Landscape on road R56 between Middelburg and Steynsburg in the Eastern Cape Province.
Landscape on road R56 between Middelburg and Steynsburg in the Eastern Cape Province.
Image: D Preezg/123rf.com

What a relief it must be for tourism businesses that South Africa has gotten off the dreaded “red list” that closed the country to the lucrative UK market for so many months. Hopefully, they can look forward to British tourists’ flocking to their establishments as the summer holiday season kicks into gear. And the rest of us can have more pleasant problems. Rather than worrying about when we will be allowed to go sightseeing in London or skiing in Austria (if that’s your thing), the question now is whether your bank overdraft is big enough to let you enjoy the experience. It would have cost a UK tourist around £2 000 for the pleasure of being stuck for 10 days in a hotel quarantine on their return from South Africa.

So, it’s clear how devastating it would have been for local businesses had the red listing been maintained. It would have taken an extraordinary amount of love for South Africa’s natural beauty and world-famous hospitality for anyone to have made that trip. Just before that cloud was lifted, I’d discovered that local travellers had done their bit for the industry. I almost say “fondly done their bit”, but that’s very much open to interpretation.

Over the Heritage Day weekend, I decided I had had enough of Joburg and that a couple of days away would be good for the soul. This decision was made with only a few days to spare. It turned out to be a shocking case of complacency. With headlines every day about the tourism industry being in a state of disaster, one (me) assumed that this could indeed be a last-minute decision and that it would be a buyer’s market, so to speak. Not a chance. From North West to Limpopo, there were “sold out” signs everywhere. So much so that, a few days later, I was driving about eight hours to Steynsburg in the Eastern Cape. If you haven’t heard of it, don’t worry. The only reason I know about it is because of the regular road trips I used to take from Joburg to my home and university towns, now called Gqeberha and Makhanda, respectively. Steynsburg was nothing more than a little rural town I drove past after having my breath taken away by the views of Gariep Dam in the Free State.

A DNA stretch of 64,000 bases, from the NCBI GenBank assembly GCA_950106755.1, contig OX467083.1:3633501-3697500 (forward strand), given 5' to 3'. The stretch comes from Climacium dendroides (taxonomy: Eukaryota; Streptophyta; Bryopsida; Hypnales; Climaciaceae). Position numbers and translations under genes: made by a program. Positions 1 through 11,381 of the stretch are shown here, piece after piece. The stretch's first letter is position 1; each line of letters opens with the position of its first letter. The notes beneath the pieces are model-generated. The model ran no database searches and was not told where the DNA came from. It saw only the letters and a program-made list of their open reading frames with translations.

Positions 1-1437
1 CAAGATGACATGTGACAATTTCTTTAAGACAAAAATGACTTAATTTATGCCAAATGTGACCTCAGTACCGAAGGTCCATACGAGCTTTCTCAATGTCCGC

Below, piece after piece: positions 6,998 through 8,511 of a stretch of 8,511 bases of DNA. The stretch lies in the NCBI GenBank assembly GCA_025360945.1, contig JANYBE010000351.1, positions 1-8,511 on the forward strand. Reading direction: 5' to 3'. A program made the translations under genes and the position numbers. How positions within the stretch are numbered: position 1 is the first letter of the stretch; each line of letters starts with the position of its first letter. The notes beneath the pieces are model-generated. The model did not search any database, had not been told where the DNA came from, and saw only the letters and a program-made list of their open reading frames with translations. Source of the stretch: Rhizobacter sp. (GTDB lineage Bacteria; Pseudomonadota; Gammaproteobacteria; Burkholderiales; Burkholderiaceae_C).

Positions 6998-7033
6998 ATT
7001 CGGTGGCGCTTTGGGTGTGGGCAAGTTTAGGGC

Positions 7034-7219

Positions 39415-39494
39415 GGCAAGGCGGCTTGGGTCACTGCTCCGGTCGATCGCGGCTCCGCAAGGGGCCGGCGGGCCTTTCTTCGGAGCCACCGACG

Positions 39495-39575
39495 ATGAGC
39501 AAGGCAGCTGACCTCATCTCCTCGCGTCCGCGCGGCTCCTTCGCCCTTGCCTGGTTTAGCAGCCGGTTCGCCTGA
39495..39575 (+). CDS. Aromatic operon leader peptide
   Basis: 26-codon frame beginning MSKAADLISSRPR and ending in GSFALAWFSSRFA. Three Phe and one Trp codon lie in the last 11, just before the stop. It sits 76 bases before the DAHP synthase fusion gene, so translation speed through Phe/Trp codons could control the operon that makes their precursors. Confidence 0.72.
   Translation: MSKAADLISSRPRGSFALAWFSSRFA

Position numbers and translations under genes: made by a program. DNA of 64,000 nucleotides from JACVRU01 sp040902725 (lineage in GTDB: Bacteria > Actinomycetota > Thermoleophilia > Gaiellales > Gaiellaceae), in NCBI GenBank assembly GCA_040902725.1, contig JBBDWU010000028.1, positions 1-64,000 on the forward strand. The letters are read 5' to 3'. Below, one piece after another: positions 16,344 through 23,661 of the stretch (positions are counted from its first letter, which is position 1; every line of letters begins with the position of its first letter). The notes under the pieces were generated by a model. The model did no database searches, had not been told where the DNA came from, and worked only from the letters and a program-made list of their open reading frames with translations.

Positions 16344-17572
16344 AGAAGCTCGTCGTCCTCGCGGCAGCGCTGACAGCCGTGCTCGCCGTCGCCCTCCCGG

The sentimentalist in me couldn’t help but think that it must have been written in the stars. It wasn’t exactly where I would have chosen to go, but it’s hard to think now of another place where I should have been on that weekend. Steynsburg is a short drive from Cradock, a town with an oversized impact on South Africa’s history. The two main attractions for me, once a budding historian, were both closed on the day. But it was enough to see Olive Schreiner’s house and the Cradock Four Memorial from the outside, and a weekend marking the country’s heritage seemed to be as good a time as any.

Even though I grew up in the Eastern Cape, the Mountain Zebra National Park wasn’t something to which I’d given much thought. I now really wish I had the skills of a travel writer to do it justice. Everyone probably thinks theirs is “God’s country”. Once upon a time, when Arsenal was good and the rivalry between its then manager Arsène Wenger and his Manchester United counterpart Alex Ferguson was at its height, the former famously dismissed the latter’s claim to having the best side in the league by noting that everyone imagines that “they have the prettiest wife at home”.

The world might be open once again, but it will take a lot to convince me that South Africa isn’t the prettiest country on Earth.

 From the November edition of Wanted, 2021.

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